Johnson Fights Back on Same-Day Voter Registration, Accuses McCulloch of "Spewing Lies"


Controversial former GOP Secretary of State and current candidate Brad Johnson is fighting back against criticisms of his record on same-day voter registration, claiming that the he only supported the law that brought about same-day registration because the 2005 Democrat-controlled legislature was intent on enacting the policy. He also claimed that he acted to make sure the law that passed was the least detrimental to the state’s electoral system.

“Brad Johnson has never supported election-day voter registration,” states Johnson’s campaign website in a section entitled Linda’s Lies.  “In the 2005 legislative session, Democrats controlled both chambers of the legislature and were intent on passing a bill that would create election-day voter registration at every polling place in the state and repeal the existing voter identification law.”

Johnson has continually been criticized by both Democratic incumbent Secretary of State Linda McCulloch and fellow Republicans for supporting same-day voter registration during his 2005-2009 term as the state’s chief elections official, while making the repeal of same-day voter registration a cornerstone of his 2012 campaign.

“My predecessor’s office testified for same day voter registration,” stated McCulloch during an interview on the October 11 edition of Voices of Montana with Aaron Flint, “He was for it, now he’s against it.”

Johnson vociferously denied this charge.

“Linda McCulloch continued to spew lies about my record as Secretary of State onVoices of Montana with Aaron Flint,” stated Johnson in an email to Media Trackers.  “She falsely accused me again of supporting election-day voter registration during my first term as Secretary of State.”

Johnson also says that in the 2007 legislative session he introduced a bill that would repeal same-day voter registration.

Media Trackers analysis found that during the 2005 legislative session, two different bills, SB 367 and SB 302, were introduced that would have established same-day voter registration.  Both bills were addressed in the same February 2005 meeting of the Senate State Administration Committee with Johnson’s Office opposing SB 367, but speaking in favor of SB 302.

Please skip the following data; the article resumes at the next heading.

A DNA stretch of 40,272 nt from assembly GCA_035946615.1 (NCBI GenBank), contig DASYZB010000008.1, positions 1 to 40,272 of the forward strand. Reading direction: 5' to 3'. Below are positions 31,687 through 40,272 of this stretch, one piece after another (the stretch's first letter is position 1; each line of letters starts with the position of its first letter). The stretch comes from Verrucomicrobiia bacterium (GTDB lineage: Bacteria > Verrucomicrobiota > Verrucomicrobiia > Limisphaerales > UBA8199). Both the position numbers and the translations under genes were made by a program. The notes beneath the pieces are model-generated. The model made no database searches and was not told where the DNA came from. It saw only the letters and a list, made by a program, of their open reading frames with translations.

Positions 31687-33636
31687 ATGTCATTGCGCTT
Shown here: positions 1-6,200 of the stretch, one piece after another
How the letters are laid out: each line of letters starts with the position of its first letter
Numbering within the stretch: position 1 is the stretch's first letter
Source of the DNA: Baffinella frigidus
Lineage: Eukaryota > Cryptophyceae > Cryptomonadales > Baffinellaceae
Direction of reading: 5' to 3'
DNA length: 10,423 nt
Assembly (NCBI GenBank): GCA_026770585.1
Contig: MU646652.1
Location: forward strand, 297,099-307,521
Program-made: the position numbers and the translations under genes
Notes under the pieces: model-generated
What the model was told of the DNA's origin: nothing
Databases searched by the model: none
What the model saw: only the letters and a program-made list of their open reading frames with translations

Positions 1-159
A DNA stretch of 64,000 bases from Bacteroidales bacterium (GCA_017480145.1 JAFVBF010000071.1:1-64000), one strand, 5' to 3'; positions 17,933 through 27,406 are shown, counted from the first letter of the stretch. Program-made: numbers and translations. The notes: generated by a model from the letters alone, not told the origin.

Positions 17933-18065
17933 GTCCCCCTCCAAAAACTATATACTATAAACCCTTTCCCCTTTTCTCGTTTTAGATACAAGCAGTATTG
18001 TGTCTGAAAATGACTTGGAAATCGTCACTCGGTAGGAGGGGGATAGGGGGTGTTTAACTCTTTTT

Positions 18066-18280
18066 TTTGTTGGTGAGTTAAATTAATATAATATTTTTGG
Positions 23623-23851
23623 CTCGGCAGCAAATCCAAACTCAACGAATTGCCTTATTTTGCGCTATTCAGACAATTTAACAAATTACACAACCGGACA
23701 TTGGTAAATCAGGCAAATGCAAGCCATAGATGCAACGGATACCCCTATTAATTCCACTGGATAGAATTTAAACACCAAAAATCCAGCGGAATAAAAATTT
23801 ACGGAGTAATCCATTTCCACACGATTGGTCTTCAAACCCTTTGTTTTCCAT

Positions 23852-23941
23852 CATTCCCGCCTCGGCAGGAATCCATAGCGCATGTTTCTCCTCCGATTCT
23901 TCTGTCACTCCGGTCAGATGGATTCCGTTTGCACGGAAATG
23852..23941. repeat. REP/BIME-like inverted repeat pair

SB 367, introduced by State Senator Mike Cooney (D-Helena), was a bill that dealt specifically with same-day registration, allowing it at every polling place.

According to the transcript of the committee meeting, Johnson’s representative at the meeting, Elaine Gravely, spoke of examples of citizens who were able to register to vote in both Montana and South Dakota and that “the Secretary of State’s Office is very reluctant about same day registration and voting for this reason. She urged the Committee to not pass this bill.”

Later in the same meeting, SB 302 was discussed.  SB 302 was introduced by State Senator Jon Ellingson (D-Missoula), the Senate Majority Leader at the time, and was a more comprehensive law that established the state’s now controversial mail-in ballot system and established same-day voter registration, though it limited same-day voting to county elections offices.  Johnson’s office supported this bill.

“They (Brad Johnson’s Secretary of State office) support the bill,” stated Gravely during discussion.

Johnson’s reason for supporting SB 302, he now claims, was political pragmatism.

“I fought to limit election-day voter registration to the 56 county election offices where election officials could more effectively check the eligibility of new registrants,” stated Johnson in the email, “As a result, the bill enacted (SB 302) was far less detrimental to the integrity of Montana’s elections than the bill (SB 367) that was originally proposed.”

SB 302 was eventually passed by the legislature and signed into law by Gov. Brian Schweitzer.

Johnson’s candidacy has proven controversial. The mail-in ballot system and same-day voter registration have proved quite unpopular with conservatives and played a major role in Johnson being unseated by McCulloch in the 2008 election.

The McCulloch campaign did not respond to Media Trackers request for comment prior to publication.

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